So here we are. Back to school. Back to after-school activities. Back to trying to figure out how to be in three places at the same time while also filling out and signing 783 pages of paperwork that allows the school to take my kid’s picture, take them on field trips (sometime in the future, then I’ll have to fill out another triplicate form), give them access to the lunch room, and perform satanic rituals, if there’s enough time after they finish their assigned curriculum.
Also, it’s back to going into full-blown panic mode every afternoon at 4 p.m. when I realize I have no plan for dinner and clearly my kids will either starve to death or develop rickets due to my lack of attention to their proper doses of vitamin intake. Yay school!
I go into every new school year with amazing plans. Seriously. I am the Queen of Amazing Plans. I create weekly color-coded menus, replete with recipes and corresponding ingredients that are copied onto shopping lists. Sometimes, I even review the weekly market circulars first, incorporating sale items into the menu plan. And then I write down prices next to each item. This way, I can plug them into my budget and make sure I’m keeping our savings on track for our kids’ future college expenses and our retirement plans. I create a Sunday schedule where weekly food prep will be performed, making weeknight meal prep and lunch-making a process so simple, I will be left with carefree hours to read a book whilst leisurely sipping on a bold glass of red wine, with undertones of black cherry and oak.
Then, about 11 minutes into the new school year, I’m trying not to cry while I grate cheese at 8:46 p.m. so I can microwave a plate of nachos and serve them with pickles (it’s totally a vegetable — they are cucumbers, for God’s sake) and then hide in the bathroom drinking whiskey from a mason jar while sweeping up dog hair from under the cabinet with a wad of toilet paper and wondering how the f%#! there is dog hair in the bathroom when those beasts are so terrified of the freaking bathtub that they wouldn’t cross the threshold into the bathroom even if someone was stabbing me with a toothbrush.
I feel like I need to find a middle ground. Because Sunday prep really ruins my whole football vibe but weeknight nervous breakdowns really ruin my whole I-swear-I’m-not-going-to-lose-my-shite-and-go-on-a-killing-spree vibe.
I firmly believe that September through June should not be a loop of weekday out of control-ness, followed by weekend errand running and preparation misery. That’s 10 months of guilt that leads to chocolate purchasing and/or the crazy eyes that scare my entire family. Because during that time, we also have holidays, vacations, and an alphabet soup of exams like FLACs, APs and SATs.
And that’s before we even address the food allergies — ours and other peoples. Do you know how many people are allergic to apples? It’s exactly way more than it should be. I mean, Jesus, Mary, and Joseph, they’re apples. They grow on trees. They’re small and pretty and sort of epitomize America. How can an apple allergy even be legal? And yet, I know at least three people who cannot eat the one food that’s supposed to keep the doctor away.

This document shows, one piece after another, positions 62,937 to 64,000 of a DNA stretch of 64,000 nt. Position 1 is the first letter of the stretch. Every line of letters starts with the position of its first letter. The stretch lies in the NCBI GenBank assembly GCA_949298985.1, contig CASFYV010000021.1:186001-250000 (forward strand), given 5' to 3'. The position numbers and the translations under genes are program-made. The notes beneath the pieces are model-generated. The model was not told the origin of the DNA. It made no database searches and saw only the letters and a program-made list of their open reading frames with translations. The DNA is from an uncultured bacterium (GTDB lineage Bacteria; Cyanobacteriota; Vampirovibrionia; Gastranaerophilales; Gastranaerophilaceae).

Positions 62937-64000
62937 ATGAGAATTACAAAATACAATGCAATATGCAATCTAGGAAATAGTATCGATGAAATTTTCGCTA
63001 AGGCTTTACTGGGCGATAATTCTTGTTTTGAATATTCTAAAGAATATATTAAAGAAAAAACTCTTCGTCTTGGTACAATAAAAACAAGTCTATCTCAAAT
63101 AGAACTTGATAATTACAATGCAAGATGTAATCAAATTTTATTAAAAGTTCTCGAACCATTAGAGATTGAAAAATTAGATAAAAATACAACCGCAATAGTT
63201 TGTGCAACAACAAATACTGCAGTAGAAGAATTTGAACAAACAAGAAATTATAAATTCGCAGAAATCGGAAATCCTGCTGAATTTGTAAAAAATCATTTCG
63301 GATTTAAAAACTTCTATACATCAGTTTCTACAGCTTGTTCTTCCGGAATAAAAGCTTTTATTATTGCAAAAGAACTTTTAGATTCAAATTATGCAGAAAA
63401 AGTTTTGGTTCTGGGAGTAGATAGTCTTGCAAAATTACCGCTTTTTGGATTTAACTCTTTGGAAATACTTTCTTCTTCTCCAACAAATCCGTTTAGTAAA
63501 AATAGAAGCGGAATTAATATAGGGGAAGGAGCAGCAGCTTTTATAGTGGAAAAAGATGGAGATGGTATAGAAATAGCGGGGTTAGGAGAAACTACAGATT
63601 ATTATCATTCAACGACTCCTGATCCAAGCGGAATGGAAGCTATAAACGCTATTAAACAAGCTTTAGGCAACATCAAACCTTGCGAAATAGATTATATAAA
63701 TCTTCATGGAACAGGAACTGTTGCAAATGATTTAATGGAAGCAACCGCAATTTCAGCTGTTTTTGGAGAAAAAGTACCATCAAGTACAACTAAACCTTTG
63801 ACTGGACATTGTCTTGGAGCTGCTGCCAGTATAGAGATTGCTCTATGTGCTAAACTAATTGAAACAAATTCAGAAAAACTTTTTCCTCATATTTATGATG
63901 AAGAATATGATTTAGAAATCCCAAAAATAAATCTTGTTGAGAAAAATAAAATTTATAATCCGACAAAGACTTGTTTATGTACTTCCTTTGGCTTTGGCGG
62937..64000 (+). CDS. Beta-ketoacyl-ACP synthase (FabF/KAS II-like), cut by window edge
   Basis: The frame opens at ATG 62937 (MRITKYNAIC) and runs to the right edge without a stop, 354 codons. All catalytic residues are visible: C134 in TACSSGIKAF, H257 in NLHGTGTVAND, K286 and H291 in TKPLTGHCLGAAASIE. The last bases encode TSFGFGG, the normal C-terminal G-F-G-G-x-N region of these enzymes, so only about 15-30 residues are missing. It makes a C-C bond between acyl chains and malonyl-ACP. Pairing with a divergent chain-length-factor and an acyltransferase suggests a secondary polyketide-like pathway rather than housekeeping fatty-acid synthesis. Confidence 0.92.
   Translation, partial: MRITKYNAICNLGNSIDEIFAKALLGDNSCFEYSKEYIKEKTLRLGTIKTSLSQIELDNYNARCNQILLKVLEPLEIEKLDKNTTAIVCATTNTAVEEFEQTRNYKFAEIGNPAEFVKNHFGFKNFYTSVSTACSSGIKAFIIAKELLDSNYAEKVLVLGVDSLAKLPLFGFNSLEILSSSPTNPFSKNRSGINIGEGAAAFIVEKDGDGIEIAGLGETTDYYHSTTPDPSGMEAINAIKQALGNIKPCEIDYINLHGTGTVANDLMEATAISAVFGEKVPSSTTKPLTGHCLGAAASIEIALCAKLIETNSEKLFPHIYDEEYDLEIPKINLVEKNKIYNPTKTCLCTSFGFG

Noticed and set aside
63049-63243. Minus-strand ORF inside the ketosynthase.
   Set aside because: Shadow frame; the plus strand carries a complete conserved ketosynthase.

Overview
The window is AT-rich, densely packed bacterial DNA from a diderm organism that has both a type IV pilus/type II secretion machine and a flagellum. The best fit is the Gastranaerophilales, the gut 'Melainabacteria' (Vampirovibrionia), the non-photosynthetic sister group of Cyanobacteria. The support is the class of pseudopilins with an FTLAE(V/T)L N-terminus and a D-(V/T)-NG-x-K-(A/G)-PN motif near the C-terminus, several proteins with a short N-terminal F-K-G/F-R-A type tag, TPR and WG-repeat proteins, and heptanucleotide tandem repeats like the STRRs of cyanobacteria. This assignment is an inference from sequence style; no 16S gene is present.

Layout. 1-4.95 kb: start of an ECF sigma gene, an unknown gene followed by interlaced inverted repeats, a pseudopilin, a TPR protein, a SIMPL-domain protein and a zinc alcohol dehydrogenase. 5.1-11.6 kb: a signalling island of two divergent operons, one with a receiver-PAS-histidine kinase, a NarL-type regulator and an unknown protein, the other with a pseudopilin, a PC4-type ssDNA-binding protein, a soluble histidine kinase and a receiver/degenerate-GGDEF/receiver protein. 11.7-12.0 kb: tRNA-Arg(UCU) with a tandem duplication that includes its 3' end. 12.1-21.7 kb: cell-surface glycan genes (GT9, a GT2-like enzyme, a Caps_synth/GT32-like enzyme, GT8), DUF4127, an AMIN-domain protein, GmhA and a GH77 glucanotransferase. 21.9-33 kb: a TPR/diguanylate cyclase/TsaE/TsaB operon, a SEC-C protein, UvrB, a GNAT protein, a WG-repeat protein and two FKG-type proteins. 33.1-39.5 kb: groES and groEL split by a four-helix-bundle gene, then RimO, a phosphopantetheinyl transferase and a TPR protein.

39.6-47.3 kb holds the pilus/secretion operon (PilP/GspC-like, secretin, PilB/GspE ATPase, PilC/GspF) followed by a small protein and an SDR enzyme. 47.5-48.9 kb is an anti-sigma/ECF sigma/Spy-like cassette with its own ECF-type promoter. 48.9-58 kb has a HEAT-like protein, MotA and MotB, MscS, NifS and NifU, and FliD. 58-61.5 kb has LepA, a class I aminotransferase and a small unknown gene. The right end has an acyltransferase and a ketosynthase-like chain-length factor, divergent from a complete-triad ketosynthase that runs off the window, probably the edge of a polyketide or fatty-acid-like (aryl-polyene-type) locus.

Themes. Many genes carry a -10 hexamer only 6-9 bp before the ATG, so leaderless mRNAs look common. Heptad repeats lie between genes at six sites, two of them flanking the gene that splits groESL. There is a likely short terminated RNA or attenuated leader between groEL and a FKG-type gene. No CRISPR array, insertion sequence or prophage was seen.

So how many nutritious, super-easy, quick, and inexpensive, gluten free, dairy-light (we can stomach SOME dairy, but only hard cheeses with low lactose content), vegetarian-adaptable (because two of us break down crying when we even think about confined animal feeding operations and the other two would have no problem raising, killing, and gutting their own meals) dinners do you think exist? Oh, and these dishes also cannot contain the aforementioned apples, soy, squash — in any of its forms, peas, corn, and most beans, just because. It’s like making dinner for two Sybils.
Also, there is a minimum of two nights per week when dinner needs to be served after 8 p.m. because I like to keep it interesting. At some point, the number of activities to which my family is committed surpassed the number of people in the family. Don’t get me wrong, I love back-to-school night, but if they could offer the CliffsNotes version, it would really help me out. Sort of like speed-dating except for meeting new teachers. I think the teachers might appreciate this model, as well. Like, if they sit down and find out that you’re the parent of the kid who is the reason that they drink, a quick, “Sorry, this isn’t going to work out,” would allow them to move on to the next parent without having to explain to you that they curl up into the fetal position and cry on their couch at night, convinced your child was sent by the devil himself to test the bounds of their sanity. Because really, how would you come back from that (even if you sometimes think the same thing)?
I don’t know. I was a kid once and I don’t remember it being like this. I think we did things differently back then. Or maybe I just drank enough to have blocked it all out. Either way, this whole raising intelligent, kind, thoughtful, and well-rounded human beings is not as easy as Ward and June made it look. Most days I feel a lot more like a lioness who should have had her young removed before she ate them.
So far, I’ve not eaten my kids (yay me!) but I can’t guarantee it won’t ever happen. High school isn’t over for a lot more years. I’ll try to curb the desire with yoga, meditation, and copious amounts of alcohol. Greg from keyingredient.com offers a recipe that not only looks yummy but, with the double entendre, gives a nod to all of us suffering parents.
1 lemon cut into 8 wedges
3 strawberries, hulled and quartered lengthwise
4 ounces simple syrup
6 ounces vodka
1 ounce cranberry juice
In a shaker, muddle lemon, strawberries, and simple syrup. Add ice, vodka, and cranberry juice. Shake well and strain into three martini glasses. Garnish with a strawberry and serve.